the production design sought to elaborate on my on-going research into ways of introducing the premise for black aesthetics in genre of opera. mounting the production therefore offered an ideal opportunity to further my understanding of the ways in which opera might be a form of political posturing and subversion after taking on african forms of expression inspired by locating it within a community like khayelitsha. please find a copy of the programme note here:

attached are images and brief (and somewhat bizarre) brief captions off a blog by ashram hendricks:

A woman plays a violin during her performance known as “Madness – A Prelimenary Sketch” in Groote Kerk, Cape Town. “Madness” is a multi-media work including a choir, live music ensemble & animated visuals.

A man plays piano during a performance known as “Madness – A Prelimenary Sketch” in Groote Kerk, Cape Town.

A young woman from the choir performs during a performance known as “Madness – A Prelimenary Sketch” in Groote Kerk, Cape Town.

Overview of the performance known as “Madness – A Prelimenary Sketch” in Groote Kerk during the annual Infecting the City. This event drew over 150 people who all attended for free.

the brand new release: ‘toro tse Sekete – a myriad dreams

dear friends please visit the site ( to purchase and download the new record: ‘toro tse Sekete – a myriad dreams’, which has been over two years in-the-making.
the record features appearances by: the Kwanalytical Chamber associates (KwaCha); los Nyongos; Vhavenda tea pickers; the Joy of Africa choir and flautist, Blues Mabaso.
let us know what you think…

watch the trailer: revolting songs

please join us for a live streaming of the concert at chimu central this thursday january 15th, 2015.

a note from Renee

London-based concert pianist, Renee Reznek, brings Neo Muyanga’s “Hade Tata” to South Africa

This is my very first blog and I am not sure that I am a natural blogger! I find it interesting that whilst I play contemporary music, love modern art and architecture, read new novels and watch the latest films, I am resistant to other aspects of modern life! But wonderful Natalie Eskinazi who has built me a new website has encouraged me by creating a blog page so here goes…

I have been practising Neo Muyanga’s new piece Hade Tata (Sorry Father) which I commissioned. It is a highly evocative piece written in tribute to Nelson Mandela to commemorate the 20th anniversary in 2014 of democratic elections in South Africa. Neo lives in Cape Town and is also writing an opera about Mandela.

Perhaps this is why I have felt so reflective of late; the piece poignantly expresses sorrow and trepidation in the midst of celebration. Muyanga communicates Madiba’s anxiety that he will not live up to the expectations of the world as well as our sorrow at having “fallen short of those hopes and dreams we once held sacred”. The music constantly alternates between joy and sadness.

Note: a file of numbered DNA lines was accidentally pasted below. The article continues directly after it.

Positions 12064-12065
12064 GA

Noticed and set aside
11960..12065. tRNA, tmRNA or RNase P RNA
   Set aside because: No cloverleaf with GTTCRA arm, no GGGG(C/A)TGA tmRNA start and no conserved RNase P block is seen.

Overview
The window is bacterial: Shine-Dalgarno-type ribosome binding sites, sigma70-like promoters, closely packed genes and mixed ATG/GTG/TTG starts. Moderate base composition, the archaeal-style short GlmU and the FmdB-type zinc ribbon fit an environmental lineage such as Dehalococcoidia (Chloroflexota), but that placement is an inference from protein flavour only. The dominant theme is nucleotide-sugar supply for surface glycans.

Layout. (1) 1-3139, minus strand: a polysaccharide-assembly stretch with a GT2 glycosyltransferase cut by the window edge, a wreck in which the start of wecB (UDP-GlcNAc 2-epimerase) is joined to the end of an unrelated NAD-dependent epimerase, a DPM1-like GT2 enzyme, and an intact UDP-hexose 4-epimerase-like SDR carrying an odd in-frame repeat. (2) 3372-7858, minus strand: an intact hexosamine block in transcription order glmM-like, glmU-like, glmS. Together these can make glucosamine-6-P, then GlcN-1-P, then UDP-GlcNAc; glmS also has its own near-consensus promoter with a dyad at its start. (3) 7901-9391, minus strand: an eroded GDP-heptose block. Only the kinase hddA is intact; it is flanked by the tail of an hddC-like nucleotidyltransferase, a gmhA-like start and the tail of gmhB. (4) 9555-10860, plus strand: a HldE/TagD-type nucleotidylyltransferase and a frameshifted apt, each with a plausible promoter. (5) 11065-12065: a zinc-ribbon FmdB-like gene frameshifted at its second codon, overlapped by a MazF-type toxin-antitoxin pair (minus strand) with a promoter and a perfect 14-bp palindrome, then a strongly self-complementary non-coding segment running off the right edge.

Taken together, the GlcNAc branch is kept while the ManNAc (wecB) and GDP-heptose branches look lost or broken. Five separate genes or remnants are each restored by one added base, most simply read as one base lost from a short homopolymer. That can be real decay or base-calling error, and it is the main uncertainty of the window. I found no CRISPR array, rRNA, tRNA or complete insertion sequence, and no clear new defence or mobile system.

I was thinking about this particularly on the 21st March. In South Africa it is Human Rights Day and a public holiday in remembrance of the Sharpeville massacre. But here in London it is a day which our family celebrates with joy; it is both my husband’s birthday and the Iranian New Year, Nowruz. This year I could not help but reflect on the gulf between these two yearly events which resonate in my calendar; sorrow amidst celebration again.

Again, in this anniversary year, the disparity between what we hoped for in South Africa and the present reality is painfully obvious. Yet there is still so much to be grateful for.

I will never forget the elation of returning home for the first time after the dismantling of apartheid. So on the 26th April at Homerton College in Cambridge on the eve of that extraordinary day when everyone was able to vote for the very first time in South Africa, I hope to feel part of the celebrations by giving the premiere of Hade Tata. There will be sorrow at the loss of Mandela, an iconic South African, sadness at the corruption of his legacy but celebration of a truly great man and a prayer for a better future.

  • Thu 29th January 2015 at 7:30pm

    Johannesburg International Mozart Festival

    Northwards House, Johannesburg, South Africa

  • Music by Satie, Debussy, Peter Klatzow, Hendrik Hofmeyr, Sadie Harrison and the first SA performance of Hade Tata in tribute to Nelson Mandela by Neo Muyanga
  • Tues 3rd February 2015 at 7:30pm

    Music Revival

    35 Montgomery Drive, Athlone PMB, R120
    Includes wine and coffee.Tickets:
    Booking: Call 033 3423051 or email booking

  • Sun 8th February 2015 at 4:30pm

    Endler Concert Series

    Fismer Hall,
    University of Stellenbosch,
    31 Victoria Street,
    Stellenbosch, 7600
    Price: R100
    Booking: Computicket

  • Tues 10th February 2015 at 1pm

    University of Cape Town

    University of Cape Town, Cape Town, South Africa
    Lunchtime recital.


The Indiegogo campaign is here: